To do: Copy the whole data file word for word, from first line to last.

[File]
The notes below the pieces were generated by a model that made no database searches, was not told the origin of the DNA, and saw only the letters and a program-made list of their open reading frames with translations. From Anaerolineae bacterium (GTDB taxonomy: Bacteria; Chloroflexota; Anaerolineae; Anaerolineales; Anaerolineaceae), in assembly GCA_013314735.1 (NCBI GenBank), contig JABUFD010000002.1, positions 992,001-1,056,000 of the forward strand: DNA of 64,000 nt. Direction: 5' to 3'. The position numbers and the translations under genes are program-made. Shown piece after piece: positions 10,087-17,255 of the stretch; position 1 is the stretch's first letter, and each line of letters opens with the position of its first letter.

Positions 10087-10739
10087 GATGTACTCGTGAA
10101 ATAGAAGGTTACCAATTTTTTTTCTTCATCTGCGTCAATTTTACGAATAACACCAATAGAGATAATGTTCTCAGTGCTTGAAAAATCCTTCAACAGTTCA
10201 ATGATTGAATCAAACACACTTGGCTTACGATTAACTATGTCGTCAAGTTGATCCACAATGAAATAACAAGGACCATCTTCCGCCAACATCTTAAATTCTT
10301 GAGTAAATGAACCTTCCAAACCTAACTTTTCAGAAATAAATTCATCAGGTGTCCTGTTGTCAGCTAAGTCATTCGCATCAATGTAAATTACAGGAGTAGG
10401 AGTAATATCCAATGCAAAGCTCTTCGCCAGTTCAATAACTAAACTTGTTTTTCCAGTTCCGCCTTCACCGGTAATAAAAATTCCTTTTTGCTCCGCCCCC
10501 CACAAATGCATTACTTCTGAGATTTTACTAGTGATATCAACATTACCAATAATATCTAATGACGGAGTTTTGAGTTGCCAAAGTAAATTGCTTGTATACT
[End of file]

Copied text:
The notes below the pieces were generated by a model that made no database searches, was not told the origin of the DNA, and saw only the letters and a program-made list of their open reading frames with translations. From Anaerolineae bacterium (GTDB taxonomy: Bacteria; Chloroflexota; Anaerolineae; Anaerolineales; Anaerolineaceae), in assembly GCA_013314735.1 (NCBI GenBank), contig JABUFD010000002.1, positions 992,001-1,056,000 of the forward strand: DNA of 64,000 nt. Direction: 5' to 3'. The position numbers and the translations under genes are program-made. Shown piece after piece: positions 10,087-17,255 of the stretch; position 1 is the stretch's first letter, and each line of letters opens with the position of its first letter.

Positions 10087-10739
10087 GATGTACTCGTGAA
10101 ATAGAAGGTTACCAATTTTTTTTCTTCATCTGCGTCAATTTTACGAATAACACCAATAGAGATAATGTTCTCAGTGCTTGAAAAATCCTTCAACAGTTCA
10201 ATGATTGAATCAAACACACTTGGCTTACGATTAACTATGTCGTCAAGTTGATCCACAATGAAATAACAAGGACCATCTTCCGCCAACATCTTAAATTCTT
10301 GAGTAAATGAACCTTCCAAACCTAACTTTTCAGAAATAAATTCATCAGGTGTCCTGTTGTCAGCTAAGTCATTCGCATCAATGTAAATTACAGGAGTAGG
10401 AGTAATATCCAATGCAAAGCTCTTCGCCAGTTCAATAACTAAACTTGTTTTTCCAGTTCCGCCTTCACCGGTAATAAAAATTCCTTTTTGCTCCGCCCCC
10501 CACAAATGCATTACTTCTGAGATTTTACTAGTGATATCAACATTACCAATAATATCTAATGACGGAGTTTTGAGTTGCCAAAGTAAATTGCTTGTATACT